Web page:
Gemini: Stay on top of a parent's or a higher-up's request. A fog seems to permeate through your creative and dynamic ideas. You feel good and have less of an expectation of others right now and vice versa.
Mom's only request was whether I was coming to visit this week, stated in the typical I-don't-want-to-be-a-bother maternal manner: "I think we were talking about Friday but don't worry if that doesn't work."
The fog that's been permeating through all of me - not just the creative and dynamic sides - of late is a bad case of early seasonal allergies with a healthy dose of dog hair exposure at Sunday's party.
It was so dire, I washed down Benadryl with the final sips of my champagne last night.
But I did wake up feeling good, so good it must have shown in my walk because it was one of those days when everyone smiled and had something to say to me.
Walking across the street in front of my apartment, I passed a guy who must have recognized me because his first question was how many miles I planned to walk today. He gave me a thumbs up when I said six. "There's nothing old about you, there's nothing young about you. You're just right!" he said, continuing down the street.
As the first person to speak to me today, he delivered the goods.
A woman with short white hair and manicured pink nails standing in front of St. Paul's smiled and pointed a pink finger at my shorts. "Seems kind of optimistic to me," she said about bare legs on a 60 degree day, clearly unaware I was already sweating from climbing to the Capital from the river.
Two men walking toward me on Broad Street, one cis-gendered and the other clad in blue spandex pants and a hot pink turban with a bow in the front, parted like the Red Sea, their arms extended for me to pass through.
"Love the hat, honey!" the turban said. "Work it!" Already am.
Work involved finishing a restaurant review and interviewing a curator before I got to check out the Historical Society's enormous new exhibition, "Toys of the '50s, '60s and '70s."
Using period living rooms to evoke the decades when the toys and games were popular, the sheer number of items included was enough to dredge up long-forgotten memories, while informative signs told you things about them that you'd never have known as a kid.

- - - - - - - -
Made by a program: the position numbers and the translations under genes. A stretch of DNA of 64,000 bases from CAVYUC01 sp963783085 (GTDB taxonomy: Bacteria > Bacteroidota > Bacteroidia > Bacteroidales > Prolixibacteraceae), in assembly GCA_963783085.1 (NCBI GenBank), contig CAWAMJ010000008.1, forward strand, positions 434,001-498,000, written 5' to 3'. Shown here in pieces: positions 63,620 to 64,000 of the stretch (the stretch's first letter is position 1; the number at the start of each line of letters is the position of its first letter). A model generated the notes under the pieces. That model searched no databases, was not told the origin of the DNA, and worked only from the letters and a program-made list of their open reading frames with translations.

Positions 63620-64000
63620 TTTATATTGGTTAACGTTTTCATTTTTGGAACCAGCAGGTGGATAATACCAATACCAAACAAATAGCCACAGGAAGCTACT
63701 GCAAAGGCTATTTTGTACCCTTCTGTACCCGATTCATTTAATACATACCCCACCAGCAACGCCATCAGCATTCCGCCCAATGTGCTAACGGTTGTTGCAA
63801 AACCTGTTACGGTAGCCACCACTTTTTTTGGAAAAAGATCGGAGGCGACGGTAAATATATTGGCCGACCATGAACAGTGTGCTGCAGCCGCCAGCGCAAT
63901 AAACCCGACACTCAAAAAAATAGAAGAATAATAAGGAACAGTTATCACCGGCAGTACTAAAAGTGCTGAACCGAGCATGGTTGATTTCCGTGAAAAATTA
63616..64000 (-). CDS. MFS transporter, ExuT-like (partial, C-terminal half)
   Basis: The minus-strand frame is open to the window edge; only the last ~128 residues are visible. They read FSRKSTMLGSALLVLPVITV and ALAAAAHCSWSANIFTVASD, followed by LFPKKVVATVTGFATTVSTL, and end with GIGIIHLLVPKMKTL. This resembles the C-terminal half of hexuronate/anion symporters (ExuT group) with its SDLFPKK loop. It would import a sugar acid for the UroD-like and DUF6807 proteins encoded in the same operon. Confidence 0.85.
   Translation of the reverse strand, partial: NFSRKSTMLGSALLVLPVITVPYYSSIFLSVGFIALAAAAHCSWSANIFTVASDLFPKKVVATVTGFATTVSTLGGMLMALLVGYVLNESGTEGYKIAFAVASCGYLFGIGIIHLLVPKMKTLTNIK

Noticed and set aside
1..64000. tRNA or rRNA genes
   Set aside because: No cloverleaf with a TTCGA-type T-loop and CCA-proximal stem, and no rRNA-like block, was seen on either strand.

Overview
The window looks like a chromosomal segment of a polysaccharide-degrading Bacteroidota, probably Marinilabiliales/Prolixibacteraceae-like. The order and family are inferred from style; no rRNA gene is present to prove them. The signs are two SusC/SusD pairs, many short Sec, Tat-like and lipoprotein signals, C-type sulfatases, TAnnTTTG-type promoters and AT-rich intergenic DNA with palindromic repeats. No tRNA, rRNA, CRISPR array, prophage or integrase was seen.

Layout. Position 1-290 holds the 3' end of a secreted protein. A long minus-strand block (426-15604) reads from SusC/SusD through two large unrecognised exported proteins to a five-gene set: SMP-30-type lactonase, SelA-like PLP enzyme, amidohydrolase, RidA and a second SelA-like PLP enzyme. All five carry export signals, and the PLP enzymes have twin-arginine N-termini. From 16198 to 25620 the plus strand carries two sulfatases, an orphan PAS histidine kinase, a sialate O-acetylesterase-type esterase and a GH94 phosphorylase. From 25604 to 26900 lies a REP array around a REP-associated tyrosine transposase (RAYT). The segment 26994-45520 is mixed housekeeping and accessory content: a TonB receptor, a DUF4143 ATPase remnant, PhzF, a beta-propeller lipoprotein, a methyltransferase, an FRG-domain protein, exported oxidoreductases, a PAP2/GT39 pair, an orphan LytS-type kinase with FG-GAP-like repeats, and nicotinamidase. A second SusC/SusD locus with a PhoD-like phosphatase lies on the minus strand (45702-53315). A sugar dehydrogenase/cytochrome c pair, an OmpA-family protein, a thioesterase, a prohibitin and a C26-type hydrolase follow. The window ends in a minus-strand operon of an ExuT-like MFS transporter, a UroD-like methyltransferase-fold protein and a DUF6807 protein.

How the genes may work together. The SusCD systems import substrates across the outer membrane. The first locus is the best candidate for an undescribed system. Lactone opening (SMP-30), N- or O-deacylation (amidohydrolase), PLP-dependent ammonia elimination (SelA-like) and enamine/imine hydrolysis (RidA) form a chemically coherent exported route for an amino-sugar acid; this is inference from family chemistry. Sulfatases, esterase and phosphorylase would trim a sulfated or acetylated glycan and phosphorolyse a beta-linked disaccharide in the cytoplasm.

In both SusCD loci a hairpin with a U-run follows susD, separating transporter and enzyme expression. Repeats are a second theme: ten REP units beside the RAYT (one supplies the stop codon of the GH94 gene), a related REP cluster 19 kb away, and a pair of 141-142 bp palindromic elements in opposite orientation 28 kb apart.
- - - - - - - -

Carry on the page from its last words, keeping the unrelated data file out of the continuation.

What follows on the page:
Probably because your parents wouldn't have wanted you to.
I don't know about you, but I had no idea that Twister had been reviled as a sex game when it came out. Seems that using human bodies as playing pieces was considered taboo in the mid-sixties.
Nor had I been aware that when Mr. Potato Head was originally released in the '50s, you had to supply your own potato for the head, which necessarily follows that imaginative tots could have fashioned a Mr. Onion Head or Mr. Eggplant Head, assuming an Eisenhower-era Mom would have allowed such a thing.
There was crazy stuff like Alka-Seltzer-fueled rockets with fail safes for kids who couldn't resist using extra tablets. A '70s-era environmental test kit with tests strips that clearly read, "Contains lead." A chemistry set with radio-active materials involved. Lawn darts called Jarts which were eventually recalled when one pierced a little girl's skull and killed her.
And don't get me started on Baby Brother Tender Love from the '70s, the first anatomically correct baby doll. On the progressive side, it was available in a Black as well as Caucasian version, although there was no word on whether the anatomy size changed with the skin color.
I'm here to tell you it wasn't all sweetness and light at the toy exhibit, but it was a lot of fun.
Each of the period living rooms had a TV and with a push of a button, toy commercials from that era would play, providing a glimpse of cringe-worthy mid-century advertising targeted at America's gullible youth.
With less of an expectation of others right now, a last-minute invitation to a friend's house for wine and conversation provided just the right way to wile away an unplanned evening since he wasn't admitting to expecting anything of me, either.
Which is not to say, all things considered, that a game of Twister wouldn't have been a whole lot of fun. After all, I read somewhere that it was a day for feeling good.